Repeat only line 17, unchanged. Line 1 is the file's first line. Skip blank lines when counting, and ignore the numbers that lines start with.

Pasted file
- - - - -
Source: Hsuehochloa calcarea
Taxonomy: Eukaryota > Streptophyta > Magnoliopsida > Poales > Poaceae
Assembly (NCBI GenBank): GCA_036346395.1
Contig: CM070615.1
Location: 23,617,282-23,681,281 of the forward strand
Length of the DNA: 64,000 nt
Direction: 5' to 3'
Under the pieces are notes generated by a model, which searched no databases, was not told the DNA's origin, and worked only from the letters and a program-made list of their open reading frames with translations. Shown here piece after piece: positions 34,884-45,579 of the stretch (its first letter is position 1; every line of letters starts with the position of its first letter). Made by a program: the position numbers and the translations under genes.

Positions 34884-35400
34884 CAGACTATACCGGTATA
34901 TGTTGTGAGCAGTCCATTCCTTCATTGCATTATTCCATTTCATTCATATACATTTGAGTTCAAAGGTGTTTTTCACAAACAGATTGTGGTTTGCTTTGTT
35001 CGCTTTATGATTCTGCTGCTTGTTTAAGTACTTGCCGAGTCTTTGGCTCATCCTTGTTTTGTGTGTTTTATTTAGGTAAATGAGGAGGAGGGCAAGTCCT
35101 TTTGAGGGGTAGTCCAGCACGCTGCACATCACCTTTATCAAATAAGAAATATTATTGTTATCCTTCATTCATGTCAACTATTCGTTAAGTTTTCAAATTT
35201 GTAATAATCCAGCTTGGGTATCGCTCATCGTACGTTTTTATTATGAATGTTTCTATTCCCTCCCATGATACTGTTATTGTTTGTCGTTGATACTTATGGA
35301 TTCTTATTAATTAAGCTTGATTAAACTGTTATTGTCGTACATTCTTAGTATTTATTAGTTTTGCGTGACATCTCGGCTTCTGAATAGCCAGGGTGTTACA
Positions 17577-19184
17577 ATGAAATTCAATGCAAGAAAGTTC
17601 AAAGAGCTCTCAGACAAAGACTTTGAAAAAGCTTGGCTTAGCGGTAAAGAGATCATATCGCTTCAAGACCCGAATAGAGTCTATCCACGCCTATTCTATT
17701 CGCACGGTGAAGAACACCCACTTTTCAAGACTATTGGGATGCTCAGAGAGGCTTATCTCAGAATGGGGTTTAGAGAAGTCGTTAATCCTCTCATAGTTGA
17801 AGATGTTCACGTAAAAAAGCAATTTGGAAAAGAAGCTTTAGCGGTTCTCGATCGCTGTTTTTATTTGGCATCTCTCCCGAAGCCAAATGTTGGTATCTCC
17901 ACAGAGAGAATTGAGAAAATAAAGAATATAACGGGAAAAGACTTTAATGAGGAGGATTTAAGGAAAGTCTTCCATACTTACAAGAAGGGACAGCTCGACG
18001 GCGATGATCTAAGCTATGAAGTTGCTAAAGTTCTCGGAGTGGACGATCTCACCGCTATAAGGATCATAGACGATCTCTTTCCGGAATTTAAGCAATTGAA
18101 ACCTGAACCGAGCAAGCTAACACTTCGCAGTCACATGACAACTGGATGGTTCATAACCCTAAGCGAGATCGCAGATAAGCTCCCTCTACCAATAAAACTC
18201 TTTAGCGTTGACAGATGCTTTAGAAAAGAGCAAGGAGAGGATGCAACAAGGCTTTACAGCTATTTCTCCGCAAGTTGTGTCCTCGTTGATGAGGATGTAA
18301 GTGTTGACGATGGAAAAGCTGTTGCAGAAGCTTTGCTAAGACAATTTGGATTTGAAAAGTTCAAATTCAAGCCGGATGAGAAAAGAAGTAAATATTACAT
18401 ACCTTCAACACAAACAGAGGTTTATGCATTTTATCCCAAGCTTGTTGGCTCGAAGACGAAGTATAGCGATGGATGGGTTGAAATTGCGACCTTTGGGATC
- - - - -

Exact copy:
17577 ATGAAATTCAATGCAAGAAAGTTC